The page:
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This Week in DPPA: 6 - 12 June 2020


6 - 12 June 2020

This Week in DPPA is a brief roundup of political and peacebuilding events and developments at UNHQ and around the world.


Afghanistan – Building social cohesion crusial during COVID-19 crisis
In the context of Afghanistan’s long-running conflict, building social cohesion and cultivating a sense of solidarity are essential for fighting the COVID-19 pandemic, said community leaders in a series of UNAMA-backed radio programmes airing across Afghanistan. In the interactive shows – which began in May and will run through June across 18 provinces in the country – experts and radio hosts answered questions posed by local audiences about the pandemic’s impact on their communities and highlighted the urgent need for a reduction in violence to give respite to families coping with the pandemic.
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Central Asia – Meeting of Deputy Foreign Ministers in the region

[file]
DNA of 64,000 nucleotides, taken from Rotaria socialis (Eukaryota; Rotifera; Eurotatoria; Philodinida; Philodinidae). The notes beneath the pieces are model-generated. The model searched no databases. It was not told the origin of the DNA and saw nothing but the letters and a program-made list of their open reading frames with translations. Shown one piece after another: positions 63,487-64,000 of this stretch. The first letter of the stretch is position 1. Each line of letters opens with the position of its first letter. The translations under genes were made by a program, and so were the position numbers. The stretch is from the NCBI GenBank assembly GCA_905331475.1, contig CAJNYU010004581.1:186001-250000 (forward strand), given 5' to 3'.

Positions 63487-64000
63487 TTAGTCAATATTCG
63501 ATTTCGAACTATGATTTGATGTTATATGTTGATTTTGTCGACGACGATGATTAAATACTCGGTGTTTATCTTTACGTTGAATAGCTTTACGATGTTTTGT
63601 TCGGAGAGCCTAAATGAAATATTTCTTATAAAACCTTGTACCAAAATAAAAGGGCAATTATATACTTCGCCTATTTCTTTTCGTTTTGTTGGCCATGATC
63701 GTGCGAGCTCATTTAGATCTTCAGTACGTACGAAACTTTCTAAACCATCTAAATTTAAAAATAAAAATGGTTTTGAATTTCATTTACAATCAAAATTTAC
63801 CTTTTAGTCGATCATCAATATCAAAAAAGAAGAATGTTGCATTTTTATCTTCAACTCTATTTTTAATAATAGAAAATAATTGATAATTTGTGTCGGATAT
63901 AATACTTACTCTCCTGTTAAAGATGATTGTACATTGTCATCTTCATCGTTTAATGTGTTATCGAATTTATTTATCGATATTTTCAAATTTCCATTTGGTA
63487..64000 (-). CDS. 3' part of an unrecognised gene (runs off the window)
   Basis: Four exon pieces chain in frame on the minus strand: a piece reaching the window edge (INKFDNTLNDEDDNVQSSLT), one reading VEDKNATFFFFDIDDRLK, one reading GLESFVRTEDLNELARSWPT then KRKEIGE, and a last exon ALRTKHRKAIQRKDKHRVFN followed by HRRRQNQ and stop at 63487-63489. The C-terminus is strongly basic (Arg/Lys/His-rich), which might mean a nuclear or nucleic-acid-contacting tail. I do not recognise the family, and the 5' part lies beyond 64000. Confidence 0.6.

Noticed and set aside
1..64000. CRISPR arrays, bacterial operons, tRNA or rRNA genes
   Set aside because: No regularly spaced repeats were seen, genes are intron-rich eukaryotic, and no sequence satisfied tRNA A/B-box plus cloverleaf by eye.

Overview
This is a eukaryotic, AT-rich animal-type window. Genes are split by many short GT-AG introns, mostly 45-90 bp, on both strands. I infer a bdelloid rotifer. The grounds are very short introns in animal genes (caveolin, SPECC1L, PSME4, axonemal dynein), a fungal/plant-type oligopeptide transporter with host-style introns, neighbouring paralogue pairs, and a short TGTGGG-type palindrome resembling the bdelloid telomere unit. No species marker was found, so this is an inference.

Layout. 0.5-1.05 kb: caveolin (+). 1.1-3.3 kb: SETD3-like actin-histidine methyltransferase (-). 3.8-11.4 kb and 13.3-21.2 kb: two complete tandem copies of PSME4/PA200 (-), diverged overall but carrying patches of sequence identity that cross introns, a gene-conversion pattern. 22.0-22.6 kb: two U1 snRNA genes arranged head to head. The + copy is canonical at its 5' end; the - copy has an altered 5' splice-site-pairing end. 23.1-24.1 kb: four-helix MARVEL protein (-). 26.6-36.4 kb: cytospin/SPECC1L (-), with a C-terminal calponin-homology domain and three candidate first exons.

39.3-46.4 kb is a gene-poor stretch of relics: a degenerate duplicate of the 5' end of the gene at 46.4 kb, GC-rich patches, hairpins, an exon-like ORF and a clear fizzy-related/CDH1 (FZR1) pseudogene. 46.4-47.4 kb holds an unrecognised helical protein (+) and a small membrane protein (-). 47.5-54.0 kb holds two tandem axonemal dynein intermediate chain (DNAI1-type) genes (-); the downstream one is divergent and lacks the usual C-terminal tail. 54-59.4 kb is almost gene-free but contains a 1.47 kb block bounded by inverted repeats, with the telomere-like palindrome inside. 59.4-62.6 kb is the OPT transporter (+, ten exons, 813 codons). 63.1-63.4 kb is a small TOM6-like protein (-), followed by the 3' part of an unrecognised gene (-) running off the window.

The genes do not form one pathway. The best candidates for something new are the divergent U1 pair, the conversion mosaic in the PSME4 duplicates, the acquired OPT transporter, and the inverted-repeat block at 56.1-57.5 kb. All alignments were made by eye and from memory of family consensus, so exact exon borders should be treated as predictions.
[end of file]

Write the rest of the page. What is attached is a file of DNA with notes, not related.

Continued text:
UNRCCA convened an online meeting of Deputy Foreign Ministers of Central Asian states and Afghanistan on 11 June. The meeting served as a platform for the countries in the region to share their analysis and vision regarding regional challenges in the context of COVID-19 and ways to address them. The online event was chaired by Special Representative Natalia Gherman who in her opening statement underlined that “the COVID-19 pandemic has made it clear that we are now confronting shared threats more than ever before. The United Nations is striving to support each country and each region in its battle against the pandemic in any way possible.” “Regional cooperation on emergency preparedness can save lives and help ensure regional peace and security,” she concluded. Miroslav Jenča, Assistant Secretary-General for Europe, Central Asia and Americas, also attended the meeting.
Read more here